Day 199: Mallaig to Sourlies Bothy
Distance: 15.51 miles
Ascent: 3558 feet
Weather: Overcast With Sunny Spells
Accommodation: Sourlies Bothy
I was up a bit earlier than normal due to a bit of noise in the hostel, but this could actually be useful today as I was expecting a very hard day. I set off not long after 6am and the weather was quite nice, though it was forecast to be wet later this afternoon.
I had a mile or so on the road heading South from Mallaig, before a path took me inland and up to Loch an Nostarie. This stretch was stunning with the sun slowly rising over the mountains and when I reached Loch an Nostarie there was a wild camper in the absolute perfect location overlooking the loch and luckily for them there was actually a table nearby.
The path had been very good to this point, but after heading beyond this loch it seemed to disappear as I started to head up the hill, but the ground wasn’t too boggy, and the bracken not to thick so the climb wasn’t to difficult. But half way up there was a deer fence and no way over it. Well there was a stile of sorts but only one piece of wood about 1 foot of the ground, which wasn’t much help with a fence as tall as me. But with a bit of jiggery pokey and some scenes that could have been straight out of a slapstick comedy I just about made it over without falling in the swamp on the other side.
From this point I carried on climbing up a sort of ravine until I reached this particular summit at the end of Loch Eireagoraidh. And boy oh boy the view along this loch was incredible with its horse shoe of high peaks around it. I sat down and had a little break, and snack and just enjoyed the view.
From this point I would be essentially off piste for the rest of the day approximately 11 miles and I would be getting very remote and crossing some steep countryside. I started along the southern edge of the loch and then actually changed my proposed route slightly as the end/little valley I was aiming to leave this bowl from looked very boggy and covered in thick bracken, so I decided to climb the steeper and higher edge out instead. In fact the way I took out peaked out at about 400m. From here I rolled across a few peaks and ridges, using a couple of small lochs and then the bigger Lochan Stole for navigational aids before dropping down to the actual coast at Easter Stoul on the edge of Loch Nevis.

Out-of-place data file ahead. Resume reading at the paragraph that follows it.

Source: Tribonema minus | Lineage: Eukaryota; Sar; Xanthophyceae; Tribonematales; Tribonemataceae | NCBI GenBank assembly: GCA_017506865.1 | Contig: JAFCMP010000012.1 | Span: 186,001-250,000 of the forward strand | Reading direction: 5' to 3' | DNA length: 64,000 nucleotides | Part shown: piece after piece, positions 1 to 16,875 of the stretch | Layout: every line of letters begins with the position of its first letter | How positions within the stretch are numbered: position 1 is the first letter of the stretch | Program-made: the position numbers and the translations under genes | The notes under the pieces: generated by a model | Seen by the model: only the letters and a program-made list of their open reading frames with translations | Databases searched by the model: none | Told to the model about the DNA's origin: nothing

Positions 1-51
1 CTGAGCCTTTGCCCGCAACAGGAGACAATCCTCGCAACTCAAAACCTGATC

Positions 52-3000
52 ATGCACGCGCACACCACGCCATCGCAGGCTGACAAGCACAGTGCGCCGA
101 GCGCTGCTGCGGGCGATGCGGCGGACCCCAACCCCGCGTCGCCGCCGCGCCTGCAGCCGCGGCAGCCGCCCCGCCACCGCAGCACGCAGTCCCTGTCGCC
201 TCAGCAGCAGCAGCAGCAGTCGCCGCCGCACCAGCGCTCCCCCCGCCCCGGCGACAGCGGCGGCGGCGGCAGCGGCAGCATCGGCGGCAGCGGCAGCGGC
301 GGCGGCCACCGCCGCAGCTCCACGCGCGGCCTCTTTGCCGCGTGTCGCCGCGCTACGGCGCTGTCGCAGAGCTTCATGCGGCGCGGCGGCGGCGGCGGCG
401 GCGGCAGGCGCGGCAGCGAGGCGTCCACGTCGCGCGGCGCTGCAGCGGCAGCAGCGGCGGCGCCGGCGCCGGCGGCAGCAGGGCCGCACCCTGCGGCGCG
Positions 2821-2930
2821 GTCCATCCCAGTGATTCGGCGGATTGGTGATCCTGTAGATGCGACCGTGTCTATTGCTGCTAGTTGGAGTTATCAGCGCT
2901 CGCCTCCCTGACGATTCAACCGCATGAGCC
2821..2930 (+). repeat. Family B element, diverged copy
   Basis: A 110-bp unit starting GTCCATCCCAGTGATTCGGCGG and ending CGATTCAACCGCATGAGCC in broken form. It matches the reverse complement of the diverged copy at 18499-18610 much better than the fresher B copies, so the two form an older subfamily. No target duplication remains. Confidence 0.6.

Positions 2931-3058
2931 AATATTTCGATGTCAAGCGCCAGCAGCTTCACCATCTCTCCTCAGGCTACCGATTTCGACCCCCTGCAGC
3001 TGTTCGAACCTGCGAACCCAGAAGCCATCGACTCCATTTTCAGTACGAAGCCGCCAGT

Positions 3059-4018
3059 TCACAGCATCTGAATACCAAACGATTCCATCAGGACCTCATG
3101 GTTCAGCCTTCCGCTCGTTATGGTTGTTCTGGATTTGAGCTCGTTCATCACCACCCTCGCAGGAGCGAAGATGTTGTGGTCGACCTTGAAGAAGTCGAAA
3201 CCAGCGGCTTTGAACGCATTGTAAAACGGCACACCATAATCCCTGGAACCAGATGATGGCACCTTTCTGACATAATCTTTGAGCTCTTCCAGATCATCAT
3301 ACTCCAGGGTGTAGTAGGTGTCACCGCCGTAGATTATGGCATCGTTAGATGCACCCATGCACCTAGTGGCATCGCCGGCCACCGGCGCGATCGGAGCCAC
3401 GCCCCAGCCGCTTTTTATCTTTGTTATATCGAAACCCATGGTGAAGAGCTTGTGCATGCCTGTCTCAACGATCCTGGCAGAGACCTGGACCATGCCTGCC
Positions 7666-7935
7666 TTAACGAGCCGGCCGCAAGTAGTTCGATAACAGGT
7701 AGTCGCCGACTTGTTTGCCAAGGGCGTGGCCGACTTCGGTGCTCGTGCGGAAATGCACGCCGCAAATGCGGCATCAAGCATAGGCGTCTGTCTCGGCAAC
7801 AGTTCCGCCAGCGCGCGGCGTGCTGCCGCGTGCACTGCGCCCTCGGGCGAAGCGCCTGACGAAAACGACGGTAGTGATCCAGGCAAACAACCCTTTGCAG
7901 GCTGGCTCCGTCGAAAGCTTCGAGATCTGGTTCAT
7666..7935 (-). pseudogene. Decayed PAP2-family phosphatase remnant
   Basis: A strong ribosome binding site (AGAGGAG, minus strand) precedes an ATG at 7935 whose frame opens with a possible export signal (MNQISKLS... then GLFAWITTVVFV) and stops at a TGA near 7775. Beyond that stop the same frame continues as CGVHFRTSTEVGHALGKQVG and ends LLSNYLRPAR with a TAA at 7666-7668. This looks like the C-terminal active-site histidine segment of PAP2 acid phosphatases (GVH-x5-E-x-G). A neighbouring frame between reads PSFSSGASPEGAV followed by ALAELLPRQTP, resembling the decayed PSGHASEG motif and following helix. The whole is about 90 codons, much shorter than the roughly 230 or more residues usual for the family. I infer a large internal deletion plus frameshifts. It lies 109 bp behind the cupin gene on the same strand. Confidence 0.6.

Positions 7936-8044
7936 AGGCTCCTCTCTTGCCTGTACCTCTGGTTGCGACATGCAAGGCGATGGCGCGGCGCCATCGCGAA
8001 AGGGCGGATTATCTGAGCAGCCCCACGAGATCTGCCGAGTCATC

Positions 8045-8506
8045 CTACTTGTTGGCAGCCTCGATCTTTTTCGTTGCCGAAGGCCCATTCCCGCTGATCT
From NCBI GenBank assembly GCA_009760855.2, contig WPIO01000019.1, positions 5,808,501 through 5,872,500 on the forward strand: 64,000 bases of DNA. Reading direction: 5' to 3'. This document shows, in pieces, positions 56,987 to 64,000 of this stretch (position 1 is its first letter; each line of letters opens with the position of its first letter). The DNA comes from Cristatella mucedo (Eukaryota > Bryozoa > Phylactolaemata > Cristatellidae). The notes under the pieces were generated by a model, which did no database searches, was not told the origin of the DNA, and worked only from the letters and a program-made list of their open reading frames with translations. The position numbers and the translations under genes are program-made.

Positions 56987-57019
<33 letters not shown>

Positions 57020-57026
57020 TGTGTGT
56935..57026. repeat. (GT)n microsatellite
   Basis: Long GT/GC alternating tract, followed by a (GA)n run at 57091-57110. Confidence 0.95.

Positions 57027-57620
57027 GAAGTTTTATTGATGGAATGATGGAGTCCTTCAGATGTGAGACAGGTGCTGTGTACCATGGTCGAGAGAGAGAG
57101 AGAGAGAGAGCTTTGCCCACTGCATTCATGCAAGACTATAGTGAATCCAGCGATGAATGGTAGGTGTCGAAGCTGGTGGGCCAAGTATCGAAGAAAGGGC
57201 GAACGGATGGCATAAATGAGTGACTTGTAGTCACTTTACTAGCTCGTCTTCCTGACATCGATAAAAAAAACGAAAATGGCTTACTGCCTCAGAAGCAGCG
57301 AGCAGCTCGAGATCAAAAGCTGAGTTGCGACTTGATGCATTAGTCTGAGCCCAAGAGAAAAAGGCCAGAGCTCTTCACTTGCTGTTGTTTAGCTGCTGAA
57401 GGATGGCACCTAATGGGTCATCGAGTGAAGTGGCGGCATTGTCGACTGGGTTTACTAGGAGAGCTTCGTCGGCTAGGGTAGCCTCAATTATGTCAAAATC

It was from this point I was most apprehensive as I was not sure how easy or not following the loch edge would be. The first bit was not to hard following sheep and deer trails along the gently sloping loch edge. But near a salmon farm everything got more difficult, and from a distance I thought it looked impassable as the slope got very steep almost clifflike at points. But using a deer trail amazingly I was able to slowly navigate this part, including a steep drop down and back up a stream ravine and finally things started to flatten out until I reached a pebble beach. The pebble beach made for a nice restful part and on the second beach there appeared to be a sort of outdoor centre with very intriguingly a giant whale shaped boat moored up. I had my lunch here as it was still dry though the skies looked ominous.
I had thought the part from here to Tarbet Bay would be easy, I was wrong! In fact, it was the hardest bit of this particular section. With jagged rocky outcrops making for very hard scrambles but slowly but surely I made progress and finally reached Tarbet, a tiny hamlet of a couple of houses. I may have stated this before having passed several places called Tarbet, but the word has Viking origins, and signifies an area where they could pull their boats overland from one loch to another to shorten the route.